July 10-12, 2009
Note: All of the conference events including the conference dinner will be held in the Golub Home Room at the International House, located at 2299 Piedmont Ave, Berkeley, CA 94720 (view in GoogleMaps). The International House is about two blocks away from the Bancroft Hotel and about the same distance from the Women's Faculty Club.
The schedule of presentations can be downloaded here. [pdf] (updated July 7, 2009)
Call for Abstracts
Deadline: April 1, 2009 (The call for papers is now close.
Abstracts are invited for 30-minute presentations in all areas of Dene/Athabaskan linguistics, language documentation, language teaching, language policy, and language revitalization. Presentations addressing the themes of the conference are particularly welcome. [more]
Sessions / Themes
Papers on any topic related to Dene/Athabaskan languages and linguistics. Especially encouraged are presentations focusing on the theme "Information Technology and Language Documentation," which will explore how emerging digital tools and methodologies can be used to further the goals of community language programs. The meeting will include a workshop on digital archiving geared towards community language documenters. In addition to individual presentations, proposals for group or panel discussions are also welcome.
Special Session A: Athabaskan Origins
Recent scholarship has found evidence suggesting that Dene languages may be related to the Yeniseian languages of Siberia. The primary aim of this session is to stimulate critical discussion of these proposals. Papers addressing other topics in the history and development of the Dene languages are invited as well, including those drawing on evidence from fields such as archaeology, genetics, and demography.
- Yuri Berezkin (Kunstkamera, St. Petersburg)
- Bernard Comrie (Max Planck Institute for Evolutionary Anthropology, Leipzig)
- John Ives (University of Alberta)
- James Kari (Alaska Native Language Center)
- Jeff Leer (Alaska Native Language Center)
- Johanna Nichols (University of California, Berkeley)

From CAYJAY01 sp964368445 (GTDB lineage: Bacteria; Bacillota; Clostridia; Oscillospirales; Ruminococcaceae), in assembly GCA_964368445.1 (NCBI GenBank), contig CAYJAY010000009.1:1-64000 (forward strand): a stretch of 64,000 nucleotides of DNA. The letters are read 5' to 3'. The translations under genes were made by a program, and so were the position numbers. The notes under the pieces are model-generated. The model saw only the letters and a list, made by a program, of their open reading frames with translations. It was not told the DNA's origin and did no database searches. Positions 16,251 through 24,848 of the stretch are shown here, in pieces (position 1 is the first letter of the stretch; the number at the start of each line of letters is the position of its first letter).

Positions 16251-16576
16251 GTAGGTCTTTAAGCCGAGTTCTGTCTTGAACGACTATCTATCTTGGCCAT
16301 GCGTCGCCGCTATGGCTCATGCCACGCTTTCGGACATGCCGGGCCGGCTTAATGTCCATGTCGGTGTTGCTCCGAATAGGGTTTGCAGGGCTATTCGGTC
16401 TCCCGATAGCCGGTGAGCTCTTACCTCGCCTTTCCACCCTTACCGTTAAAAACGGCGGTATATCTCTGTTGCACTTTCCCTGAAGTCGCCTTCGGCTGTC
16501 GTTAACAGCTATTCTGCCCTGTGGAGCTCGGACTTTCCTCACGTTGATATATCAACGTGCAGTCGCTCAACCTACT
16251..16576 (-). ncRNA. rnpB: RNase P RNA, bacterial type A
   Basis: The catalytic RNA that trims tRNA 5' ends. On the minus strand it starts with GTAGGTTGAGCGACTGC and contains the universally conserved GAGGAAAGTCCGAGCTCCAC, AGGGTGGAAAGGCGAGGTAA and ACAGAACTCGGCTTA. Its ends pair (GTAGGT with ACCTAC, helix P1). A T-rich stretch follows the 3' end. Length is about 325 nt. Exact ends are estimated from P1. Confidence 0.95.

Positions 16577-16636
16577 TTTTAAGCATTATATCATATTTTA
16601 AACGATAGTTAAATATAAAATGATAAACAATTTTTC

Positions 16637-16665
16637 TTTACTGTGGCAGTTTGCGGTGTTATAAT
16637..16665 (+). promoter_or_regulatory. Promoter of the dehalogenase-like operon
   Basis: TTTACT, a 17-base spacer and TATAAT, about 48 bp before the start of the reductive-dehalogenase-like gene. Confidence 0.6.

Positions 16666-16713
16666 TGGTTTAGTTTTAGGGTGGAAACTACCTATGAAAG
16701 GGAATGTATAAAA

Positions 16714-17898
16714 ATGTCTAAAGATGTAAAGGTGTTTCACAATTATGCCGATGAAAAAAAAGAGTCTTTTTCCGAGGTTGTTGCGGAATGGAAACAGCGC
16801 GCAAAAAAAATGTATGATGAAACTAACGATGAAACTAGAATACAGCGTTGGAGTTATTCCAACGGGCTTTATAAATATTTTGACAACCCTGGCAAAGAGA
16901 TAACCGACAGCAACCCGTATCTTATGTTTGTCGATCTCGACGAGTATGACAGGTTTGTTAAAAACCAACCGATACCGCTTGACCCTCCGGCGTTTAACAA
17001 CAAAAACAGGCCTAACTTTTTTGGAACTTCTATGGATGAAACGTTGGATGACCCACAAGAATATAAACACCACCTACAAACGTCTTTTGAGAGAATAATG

- Edward Vajda (Western Washington University)
Special Session B: Toponyms
A second special session will focus on the structure, history, and cultural significance of placenames in Dene languages. This session seeks to broaden the empirical scope of comparative work in this area and to foster discussion among researchers and community groups interested in documenting toponymic knowledge.
Conference registration is $30 for elders and students, and $75 for others, payable on-site. One-day registration is $15 for elders and students, and $40 for everyone else. We are unable to accept credit cards for registration fees.
Hotel rooms for the conference are reserved at the Bancroft Hotel in Berkeley for the nights of July 9, 10, 11, and 12. The reduced rate of $129 per night is available for bookings made before
May 9 June 9. When calling to make your booking, please refer to the "Athabaskan Languages Conference" group. Please note that the conference rate is only available for reservations made by phone, not through the website.
As in previous years, the Alaska Native Language Center will publish selected papers from the conference in a proceedings volume. Relevant papers not presented at the conference will also be considered for inclusion in this volume. Papers will generally be no more than 15 pages. More information regarding the proceedings will be available prior to the conference.